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Arizona has had a shortage of corrections officers for a long time, but a recent report highlights that problem. In the 2017-18 budget year, the state paid $40 million in overtime, according to an analysis by The Arizona Republic. That clearly is not a good thing for the state or the workers who have to put in so many hours, but hopefully pay increases approved this year by the Legislature will help.

The analysis showed that 91% of corrections officers worked some overtime. Some worked a very large amount, meaning $37,000 to $59,000 in extra pay. The downside of that, besides the cost to taxpayers, is that people are away from their families too much and likely are very tired at work.

The study found a high employee vacancy rate at one of the prisons in Florence, Eyman Complex, at 37%. Florence, a traditional home for prisons where many residents have been receptive or accustomed to having them, has had shortages of employees for a long time. However, the town has much more available housing in the area than it used to, and that should help with recruitment.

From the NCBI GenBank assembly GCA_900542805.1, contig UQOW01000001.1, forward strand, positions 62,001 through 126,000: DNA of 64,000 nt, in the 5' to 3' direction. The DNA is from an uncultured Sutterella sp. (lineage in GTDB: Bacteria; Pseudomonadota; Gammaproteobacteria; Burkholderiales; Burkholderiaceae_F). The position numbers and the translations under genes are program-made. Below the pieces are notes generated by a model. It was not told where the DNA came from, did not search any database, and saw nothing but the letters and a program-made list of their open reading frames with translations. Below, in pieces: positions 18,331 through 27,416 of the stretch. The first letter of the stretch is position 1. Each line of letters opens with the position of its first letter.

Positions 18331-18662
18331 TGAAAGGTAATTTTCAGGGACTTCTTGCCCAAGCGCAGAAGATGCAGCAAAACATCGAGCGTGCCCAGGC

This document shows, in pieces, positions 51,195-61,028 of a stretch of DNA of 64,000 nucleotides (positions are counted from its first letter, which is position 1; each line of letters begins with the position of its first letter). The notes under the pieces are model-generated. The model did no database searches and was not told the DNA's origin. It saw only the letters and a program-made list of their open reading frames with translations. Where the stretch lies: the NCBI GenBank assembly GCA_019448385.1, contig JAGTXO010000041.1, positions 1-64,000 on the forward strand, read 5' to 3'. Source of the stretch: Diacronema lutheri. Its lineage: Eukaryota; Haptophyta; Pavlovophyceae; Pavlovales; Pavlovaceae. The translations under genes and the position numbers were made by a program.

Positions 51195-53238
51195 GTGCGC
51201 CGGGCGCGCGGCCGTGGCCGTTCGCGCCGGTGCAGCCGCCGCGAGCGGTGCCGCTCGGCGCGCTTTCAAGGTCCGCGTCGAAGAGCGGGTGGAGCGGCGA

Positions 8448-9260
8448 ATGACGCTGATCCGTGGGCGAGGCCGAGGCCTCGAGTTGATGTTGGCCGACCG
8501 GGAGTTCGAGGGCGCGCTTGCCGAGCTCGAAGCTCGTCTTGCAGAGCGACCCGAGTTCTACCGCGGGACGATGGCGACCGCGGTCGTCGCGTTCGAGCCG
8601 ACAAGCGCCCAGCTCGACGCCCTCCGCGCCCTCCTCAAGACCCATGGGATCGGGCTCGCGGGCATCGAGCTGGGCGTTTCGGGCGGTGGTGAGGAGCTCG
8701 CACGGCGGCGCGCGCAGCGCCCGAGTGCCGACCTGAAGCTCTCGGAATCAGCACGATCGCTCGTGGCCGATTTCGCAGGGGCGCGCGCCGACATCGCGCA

Some state officials have said that the 10% raise approved by the Legislature and Gov. Doug Ducey this year will not be enough to turn the tide. Another 5% is expected next year. But it certainly should help. New corrections officers make a little over $36,000 a year. The state spends more than $13,000 to recruit and train a new officer, and many move on to other more lucrative jobs in law enforcement.

Meanwhile, the state has been facing an unfunded liability for corrections retirement. No wonder that Arizona and other states rely on private prisons to handle some of the load.

Such news causes advocates to call for releasing more criminals. Prison reform has become a major cause, and it deserves consideration, but many offenders already do not go to prison. The worst ones need to be locked up.

The report shows the state’s challenges but also points to its good efforts in dealing with them.

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